Can I tell you about my house? It’s not a 1920s bungalow, a mid-century modern, or a craftsman with a sprawling front porch. I live in a 1500-square foot, 1986-built home that would never make it into the magazines or an HGTV show.
After my divorce, I moved back into my parents’ home for some time to breathe, regroup and save money as I determined my next step. I slept in my old bedroom, in the twin-sized bed with glow-in-the-dark stars on the ceiling and my little boys shared the room next to mine. We did this for about a year until I felt ready to move out (again). I got pre-approved for a loan and the next day my best friend called and told me a house five doors down from my parents’ was on the market.
The by-owner sign had been stuck in the ground that very day. I called my realtor (whom I hadn’t even met yet) and asked her to check it out. I made an offer the next day and this Memorial Weekend marked two years that we’ve been in our little home (not to be confused with a tiny home – I’m not crazy enough to do that).
I made that offer quickly because I knew it was my home. I prayed before I walked in, asking God to make it clear whether or not I was supposed to buy that house; I had too much at stake to make a hasty decision. When I walked in, there was bad floral wallpaper on the foyer walls, the smell of teenage boy in the second bedroom, a walled-in kitchen with no line-of-sight to the living room and a laughable amount of storage, but I felt the presence of Jesus. I felt peace.
After the walk-through I asked the realtor and my dad/second set of eyes if I could have a minute to myself. They waited outside and I stood in the foyer and smiled and cried. I was so grateful for God’s faithfulness and comfort.
Even though I had grown up down the street, I never knew Teresa, the matriarch of the family. I heard she was going through a divorce as well and had sons a little younger than me. We passed in the hall at the closing, but that was the extent of our contact. . . .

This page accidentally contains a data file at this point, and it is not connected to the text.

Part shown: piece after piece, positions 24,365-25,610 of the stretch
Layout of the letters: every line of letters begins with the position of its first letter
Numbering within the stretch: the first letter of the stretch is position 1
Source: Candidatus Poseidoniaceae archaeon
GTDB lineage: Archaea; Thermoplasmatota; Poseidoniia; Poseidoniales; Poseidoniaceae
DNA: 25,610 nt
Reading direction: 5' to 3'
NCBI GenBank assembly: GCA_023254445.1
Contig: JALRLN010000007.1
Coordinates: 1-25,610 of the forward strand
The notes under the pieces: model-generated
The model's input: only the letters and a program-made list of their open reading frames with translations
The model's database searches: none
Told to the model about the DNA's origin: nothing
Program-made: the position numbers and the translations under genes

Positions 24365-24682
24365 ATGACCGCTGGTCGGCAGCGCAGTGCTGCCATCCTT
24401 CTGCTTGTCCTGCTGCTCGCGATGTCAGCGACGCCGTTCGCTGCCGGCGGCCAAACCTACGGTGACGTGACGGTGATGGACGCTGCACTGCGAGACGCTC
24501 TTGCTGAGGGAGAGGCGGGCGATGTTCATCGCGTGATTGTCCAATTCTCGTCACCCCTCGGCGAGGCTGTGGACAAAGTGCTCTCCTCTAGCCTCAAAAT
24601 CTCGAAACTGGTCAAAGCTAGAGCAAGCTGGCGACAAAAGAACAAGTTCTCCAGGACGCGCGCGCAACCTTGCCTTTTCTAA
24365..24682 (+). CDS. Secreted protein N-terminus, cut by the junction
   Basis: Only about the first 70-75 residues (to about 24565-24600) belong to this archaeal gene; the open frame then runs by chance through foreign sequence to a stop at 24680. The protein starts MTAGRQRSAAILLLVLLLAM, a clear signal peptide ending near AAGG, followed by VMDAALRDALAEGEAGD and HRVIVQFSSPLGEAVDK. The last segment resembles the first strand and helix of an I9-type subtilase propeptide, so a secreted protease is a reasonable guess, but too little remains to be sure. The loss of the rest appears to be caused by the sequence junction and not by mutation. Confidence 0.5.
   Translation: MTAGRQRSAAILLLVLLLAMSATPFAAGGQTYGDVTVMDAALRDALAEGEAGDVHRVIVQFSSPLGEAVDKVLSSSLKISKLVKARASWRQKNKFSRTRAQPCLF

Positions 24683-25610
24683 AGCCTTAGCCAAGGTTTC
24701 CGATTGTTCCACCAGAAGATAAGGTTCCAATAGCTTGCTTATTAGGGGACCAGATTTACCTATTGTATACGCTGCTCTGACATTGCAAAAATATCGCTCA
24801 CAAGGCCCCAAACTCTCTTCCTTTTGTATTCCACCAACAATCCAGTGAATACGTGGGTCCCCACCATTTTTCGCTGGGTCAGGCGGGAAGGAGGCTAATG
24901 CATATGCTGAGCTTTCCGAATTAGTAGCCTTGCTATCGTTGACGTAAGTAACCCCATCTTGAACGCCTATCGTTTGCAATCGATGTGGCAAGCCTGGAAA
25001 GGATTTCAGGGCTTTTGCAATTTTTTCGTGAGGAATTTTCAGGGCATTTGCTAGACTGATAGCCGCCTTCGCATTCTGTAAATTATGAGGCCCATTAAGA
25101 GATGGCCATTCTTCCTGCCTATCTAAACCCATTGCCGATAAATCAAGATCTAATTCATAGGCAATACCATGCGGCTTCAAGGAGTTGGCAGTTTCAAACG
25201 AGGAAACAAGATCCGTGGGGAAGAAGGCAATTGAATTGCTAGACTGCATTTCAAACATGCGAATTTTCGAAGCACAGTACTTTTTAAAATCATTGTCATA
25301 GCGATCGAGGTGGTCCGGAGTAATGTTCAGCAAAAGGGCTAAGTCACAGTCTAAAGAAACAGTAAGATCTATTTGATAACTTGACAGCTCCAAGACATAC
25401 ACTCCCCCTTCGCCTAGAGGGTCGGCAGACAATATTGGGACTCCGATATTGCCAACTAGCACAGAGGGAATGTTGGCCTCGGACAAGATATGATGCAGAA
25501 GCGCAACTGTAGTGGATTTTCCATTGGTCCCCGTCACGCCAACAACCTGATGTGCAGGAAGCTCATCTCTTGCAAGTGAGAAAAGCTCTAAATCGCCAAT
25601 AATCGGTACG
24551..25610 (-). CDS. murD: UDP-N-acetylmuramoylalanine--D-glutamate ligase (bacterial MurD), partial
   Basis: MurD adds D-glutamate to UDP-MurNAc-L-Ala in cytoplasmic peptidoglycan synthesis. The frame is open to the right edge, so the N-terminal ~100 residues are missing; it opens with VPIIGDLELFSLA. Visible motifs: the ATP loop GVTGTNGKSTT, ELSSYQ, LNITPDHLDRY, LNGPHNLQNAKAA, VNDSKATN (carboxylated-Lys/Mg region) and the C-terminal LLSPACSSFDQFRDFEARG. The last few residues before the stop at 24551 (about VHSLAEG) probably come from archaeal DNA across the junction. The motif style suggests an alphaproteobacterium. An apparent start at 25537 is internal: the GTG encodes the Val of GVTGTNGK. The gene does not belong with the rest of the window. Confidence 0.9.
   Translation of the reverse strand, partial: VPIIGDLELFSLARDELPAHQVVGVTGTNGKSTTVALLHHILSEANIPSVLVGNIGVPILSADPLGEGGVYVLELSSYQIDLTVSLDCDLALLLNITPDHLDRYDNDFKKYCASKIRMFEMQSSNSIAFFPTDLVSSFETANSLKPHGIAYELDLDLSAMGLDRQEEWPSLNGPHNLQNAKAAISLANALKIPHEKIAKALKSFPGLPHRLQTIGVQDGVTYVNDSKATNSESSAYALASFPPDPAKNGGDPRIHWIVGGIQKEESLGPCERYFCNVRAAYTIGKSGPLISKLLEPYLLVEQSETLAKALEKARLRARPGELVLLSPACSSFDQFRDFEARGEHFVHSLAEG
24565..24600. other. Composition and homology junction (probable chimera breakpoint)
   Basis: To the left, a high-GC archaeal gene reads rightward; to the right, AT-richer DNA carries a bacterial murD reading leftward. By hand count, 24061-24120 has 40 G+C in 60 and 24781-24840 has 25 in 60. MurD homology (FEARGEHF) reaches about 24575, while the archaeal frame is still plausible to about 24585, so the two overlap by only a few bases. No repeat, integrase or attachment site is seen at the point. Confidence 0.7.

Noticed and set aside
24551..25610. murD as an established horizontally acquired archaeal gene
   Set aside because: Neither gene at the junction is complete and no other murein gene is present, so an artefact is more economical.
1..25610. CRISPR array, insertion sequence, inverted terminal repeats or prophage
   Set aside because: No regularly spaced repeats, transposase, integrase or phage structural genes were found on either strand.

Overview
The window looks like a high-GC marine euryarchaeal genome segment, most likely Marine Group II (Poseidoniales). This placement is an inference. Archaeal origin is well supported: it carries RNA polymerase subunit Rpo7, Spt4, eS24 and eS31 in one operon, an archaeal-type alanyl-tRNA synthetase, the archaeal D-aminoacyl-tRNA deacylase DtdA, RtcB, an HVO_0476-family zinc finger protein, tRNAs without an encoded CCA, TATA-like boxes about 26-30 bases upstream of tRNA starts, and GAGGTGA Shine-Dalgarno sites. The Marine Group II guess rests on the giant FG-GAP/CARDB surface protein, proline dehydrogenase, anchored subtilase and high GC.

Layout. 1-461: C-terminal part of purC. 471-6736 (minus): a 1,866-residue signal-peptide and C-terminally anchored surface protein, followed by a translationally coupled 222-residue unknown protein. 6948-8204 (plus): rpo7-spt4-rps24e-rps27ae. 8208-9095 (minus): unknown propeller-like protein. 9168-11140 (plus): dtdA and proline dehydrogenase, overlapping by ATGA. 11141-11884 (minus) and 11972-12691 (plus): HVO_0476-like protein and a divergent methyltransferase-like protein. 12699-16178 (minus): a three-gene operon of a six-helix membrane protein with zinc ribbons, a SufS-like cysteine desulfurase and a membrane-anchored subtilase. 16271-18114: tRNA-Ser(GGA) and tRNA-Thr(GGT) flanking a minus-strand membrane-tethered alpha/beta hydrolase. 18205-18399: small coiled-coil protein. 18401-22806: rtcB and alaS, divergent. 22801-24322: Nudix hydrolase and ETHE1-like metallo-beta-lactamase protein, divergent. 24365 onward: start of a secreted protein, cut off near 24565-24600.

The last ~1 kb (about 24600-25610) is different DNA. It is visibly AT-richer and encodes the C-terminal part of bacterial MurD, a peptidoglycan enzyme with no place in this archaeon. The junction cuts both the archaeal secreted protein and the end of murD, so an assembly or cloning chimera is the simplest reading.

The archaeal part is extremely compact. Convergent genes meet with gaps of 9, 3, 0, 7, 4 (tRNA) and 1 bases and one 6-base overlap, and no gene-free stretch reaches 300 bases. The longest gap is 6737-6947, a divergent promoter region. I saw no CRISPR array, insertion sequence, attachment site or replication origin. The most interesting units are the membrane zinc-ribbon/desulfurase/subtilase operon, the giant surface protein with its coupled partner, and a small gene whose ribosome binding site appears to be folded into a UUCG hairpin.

Until this Mother’s Day.
Her daughter-in-law tracked down my email address and said Teresa had moved to Texas, but was going to be in town for Mother’s Day weekend. She said, “I know this might be weird, but I’d like to bring her by to see the house. I’ve heard you’ve done a lot of work on it. She’d love to see it.”
It’s true. I knocked down those confining kitchen walls, added on a screened-in patio and yes, pulled down the floral wallpaper. And while, yeah, it might be weird to have the previous owner, a stranger, in my home, I never hesitated, “Of course she can come by.”
So on Mother’s Day weekend, two moms who had both walked some bumpy roads hugged on a front porch. For one, beyond that porch was 29 years of memories, the house she brought her three baby boys home to. For the other, the porch marked the threshold to a new beginning for her and her two sons.
We laughed about the smells of teenage versus toddler boys. She stared, mouth gaping at the kitchen renovation, saying she’d always wanted to knock down those walls. She told me the giant oak in the backyard was once a little sapling planted by her when her mother passed away. And my little boys showed her big boys their Ninja Turtles and those big boys pretended to be curious, because of course, they had played with the same turtles in that same room 25 years earlier.
Yes, she brought her family for the tour. Two of her three sons, the daughter-in-law, two grands and more. And our two families – eleven of us total – like an amoeba, moved through the house, from one room to another, laughing and sharing stories. We stood in the cramped 1500 square feet and had an unspoken understanding: I would take good care of what Teresa had poured her heart and soul into and she would give her blessing so I could feel like it was now fully mine.
They thanked me for allowing them in that day, but I felt like the one who had been blessed. I got to see that my home was built on a foundation of love – a legacy that I am so happy to carry on.
Copyright 2017 Abby Watts
Photo credit Flickr (2009), all rights reserved.